Problem based learning is a student-directed active learning approach. Cases are presented in a small group setting, and students are encouraged to work in a collaborative fashion to identify and solve learning issues related to these cases. Two of the major goals of PBL are to enhance problem-solving and lifelong learning skills (Albanese & Mitchell, 1993; Barrows, 1985, 1986; Kaufman et al., 1985, 1989; Neufeld, Woodward, & MacLeod, 1989; Walton & Matthews, 1989; Wilkerson & Feletii, 1989). Medical educators expected that students who engaged in PBL would not only be able to solve the immediate problem, they would also develop the strategies and skills necessary to solve problems they encountered in the future. These students would have learned how to learn.

An examination of the goals of information literacy as defined in the ALA 1989 report revealed a number of similarities. The emphasis here is also on problem-solving and lifelong learning. As the report indicates: "Ultimately information literate people are those who have learned how to learn" (ALA, 1989, p. 1).

These two parallel lines of thinking offered medical librarians an excellent way to incorporate teaching information literacy skills into the newly evolving medical education curriculum. Because students in PBL environments are encouraged to research and uncover answers on their own using resources outside the standard textbook material, they tend to make more use of the libraries associated with their schools. As a result, these students are more likely to need instruction in how to best access and locate the information needed to ,solve their PBL cases (Marshall et al., 1993).

A PBL curriculum, with its emphasis on individual problem-solving and self-directed learning, poses a multitude of problems for any library. Delivering appropriate and timely instructional support to a large number of students with a wide variety of information needs is particularly difficult given finite resources. UCLA's School of Medicine began evolving toward a PBL approach in 1993 (Wilkes, Usatine, Slavin, & Hoffman, 1998). This new educational approach offered the library a unique opportunity to become involved in the early stages of curriculum development. Reference librarians at the Louise M. Darling Biomedical Library began working in partnership with faculty to develop an integrated cumulative library program that would be responsive to this new educational endeavor.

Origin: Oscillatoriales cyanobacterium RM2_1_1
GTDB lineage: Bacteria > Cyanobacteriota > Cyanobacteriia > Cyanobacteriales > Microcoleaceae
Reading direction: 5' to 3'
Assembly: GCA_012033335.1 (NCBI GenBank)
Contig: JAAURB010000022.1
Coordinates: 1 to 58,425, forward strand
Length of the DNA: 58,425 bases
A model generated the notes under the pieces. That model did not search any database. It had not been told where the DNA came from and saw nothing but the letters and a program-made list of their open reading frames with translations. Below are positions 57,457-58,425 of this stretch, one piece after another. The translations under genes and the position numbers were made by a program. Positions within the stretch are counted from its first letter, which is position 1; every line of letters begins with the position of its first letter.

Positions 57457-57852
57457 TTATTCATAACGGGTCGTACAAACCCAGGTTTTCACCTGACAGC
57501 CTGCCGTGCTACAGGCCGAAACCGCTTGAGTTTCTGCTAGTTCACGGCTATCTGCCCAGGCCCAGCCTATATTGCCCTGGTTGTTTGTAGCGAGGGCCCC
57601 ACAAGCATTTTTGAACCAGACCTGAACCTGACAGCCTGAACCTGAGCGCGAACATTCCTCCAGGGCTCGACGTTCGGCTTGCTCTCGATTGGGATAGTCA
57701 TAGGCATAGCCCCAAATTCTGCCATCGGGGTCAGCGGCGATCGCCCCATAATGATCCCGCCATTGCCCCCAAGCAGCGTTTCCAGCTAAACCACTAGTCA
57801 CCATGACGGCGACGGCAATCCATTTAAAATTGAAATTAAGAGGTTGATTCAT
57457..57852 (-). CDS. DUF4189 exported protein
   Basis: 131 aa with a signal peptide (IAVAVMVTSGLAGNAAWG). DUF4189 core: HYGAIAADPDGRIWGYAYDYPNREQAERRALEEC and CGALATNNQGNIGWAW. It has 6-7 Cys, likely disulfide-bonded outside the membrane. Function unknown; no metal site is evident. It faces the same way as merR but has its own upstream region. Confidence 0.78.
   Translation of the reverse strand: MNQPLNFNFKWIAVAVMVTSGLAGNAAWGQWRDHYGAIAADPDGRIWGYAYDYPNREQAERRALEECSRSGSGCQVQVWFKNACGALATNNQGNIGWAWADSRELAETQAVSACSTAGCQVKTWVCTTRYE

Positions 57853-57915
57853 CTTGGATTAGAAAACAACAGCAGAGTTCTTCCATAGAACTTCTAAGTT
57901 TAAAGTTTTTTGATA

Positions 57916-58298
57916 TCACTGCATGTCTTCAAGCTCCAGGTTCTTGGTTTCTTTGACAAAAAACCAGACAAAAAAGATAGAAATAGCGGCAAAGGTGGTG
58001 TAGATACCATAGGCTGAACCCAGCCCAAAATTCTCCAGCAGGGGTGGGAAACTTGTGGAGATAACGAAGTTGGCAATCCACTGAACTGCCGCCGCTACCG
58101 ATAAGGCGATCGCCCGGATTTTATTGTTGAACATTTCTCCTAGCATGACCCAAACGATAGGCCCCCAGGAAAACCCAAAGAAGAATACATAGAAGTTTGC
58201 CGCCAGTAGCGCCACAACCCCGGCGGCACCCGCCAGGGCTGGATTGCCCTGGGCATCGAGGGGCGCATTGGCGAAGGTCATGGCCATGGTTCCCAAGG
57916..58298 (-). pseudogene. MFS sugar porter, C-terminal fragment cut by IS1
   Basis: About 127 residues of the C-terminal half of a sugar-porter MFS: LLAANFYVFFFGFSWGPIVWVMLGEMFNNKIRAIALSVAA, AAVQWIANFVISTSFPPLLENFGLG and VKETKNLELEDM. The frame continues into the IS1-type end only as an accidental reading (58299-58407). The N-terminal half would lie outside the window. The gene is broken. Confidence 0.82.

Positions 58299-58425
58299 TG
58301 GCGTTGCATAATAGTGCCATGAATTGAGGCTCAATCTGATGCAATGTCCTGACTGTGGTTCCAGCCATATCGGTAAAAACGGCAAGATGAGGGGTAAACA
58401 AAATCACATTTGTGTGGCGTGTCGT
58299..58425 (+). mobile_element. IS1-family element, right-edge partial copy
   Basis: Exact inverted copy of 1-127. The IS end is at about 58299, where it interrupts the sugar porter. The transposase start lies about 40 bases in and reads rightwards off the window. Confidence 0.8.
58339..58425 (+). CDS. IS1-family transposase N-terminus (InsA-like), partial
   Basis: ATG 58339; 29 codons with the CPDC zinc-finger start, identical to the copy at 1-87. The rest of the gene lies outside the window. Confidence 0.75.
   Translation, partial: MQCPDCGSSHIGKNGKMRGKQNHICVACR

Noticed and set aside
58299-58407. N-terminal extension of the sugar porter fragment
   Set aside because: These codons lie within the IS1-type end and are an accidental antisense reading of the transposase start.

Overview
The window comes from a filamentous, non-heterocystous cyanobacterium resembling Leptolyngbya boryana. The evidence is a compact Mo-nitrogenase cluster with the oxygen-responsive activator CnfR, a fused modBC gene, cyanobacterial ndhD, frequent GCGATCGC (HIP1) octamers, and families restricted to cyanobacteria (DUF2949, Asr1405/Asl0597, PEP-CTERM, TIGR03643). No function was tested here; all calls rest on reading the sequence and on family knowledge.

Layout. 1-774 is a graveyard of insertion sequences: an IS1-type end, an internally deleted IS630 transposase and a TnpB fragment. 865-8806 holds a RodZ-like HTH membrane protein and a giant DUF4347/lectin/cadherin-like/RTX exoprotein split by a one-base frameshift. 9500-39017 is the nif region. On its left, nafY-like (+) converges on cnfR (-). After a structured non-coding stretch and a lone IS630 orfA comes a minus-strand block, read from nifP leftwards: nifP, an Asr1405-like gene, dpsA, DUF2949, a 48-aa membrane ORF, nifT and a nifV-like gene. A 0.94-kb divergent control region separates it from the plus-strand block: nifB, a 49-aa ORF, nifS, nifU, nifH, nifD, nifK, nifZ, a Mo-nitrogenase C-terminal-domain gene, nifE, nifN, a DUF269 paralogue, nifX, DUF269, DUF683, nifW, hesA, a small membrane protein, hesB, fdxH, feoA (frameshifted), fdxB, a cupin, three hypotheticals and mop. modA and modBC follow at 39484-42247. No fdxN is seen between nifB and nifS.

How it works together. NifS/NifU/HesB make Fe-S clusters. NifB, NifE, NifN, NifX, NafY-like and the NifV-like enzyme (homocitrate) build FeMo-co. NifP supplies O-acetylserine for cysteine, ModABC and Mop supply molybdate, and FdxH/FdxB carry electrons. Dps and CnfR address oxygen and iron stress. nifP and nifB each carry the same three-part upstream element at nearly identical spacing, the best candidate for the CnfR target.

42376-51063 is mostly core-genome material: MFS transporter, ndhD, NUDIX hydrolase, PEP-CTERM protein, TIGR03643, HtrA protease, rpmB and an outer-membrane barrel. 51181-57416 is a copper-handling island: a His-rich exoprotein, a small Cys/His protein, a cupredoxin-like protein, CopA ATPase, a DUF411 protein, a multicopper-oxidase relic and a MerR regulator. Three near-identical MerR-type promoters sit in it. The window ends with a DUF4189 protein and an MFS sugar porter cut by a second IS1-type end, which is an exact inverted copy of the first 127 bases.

To ensure that the library's collections and services would support this new initiative, meetings between the medical curriculum developers and the representatives of both the library's collection development and reference divisions were scheduled. This gave the library the chance to become involved in curriculum development from its beginning. Furthermore, associating with this problem based learning approach allowed the library to promote the idea of including information professionals among community resource experts who could assist students in their problem solving endeavors. It also reinforced the link between information literacy initiatives and the goals being promoted by the new medical curriculum.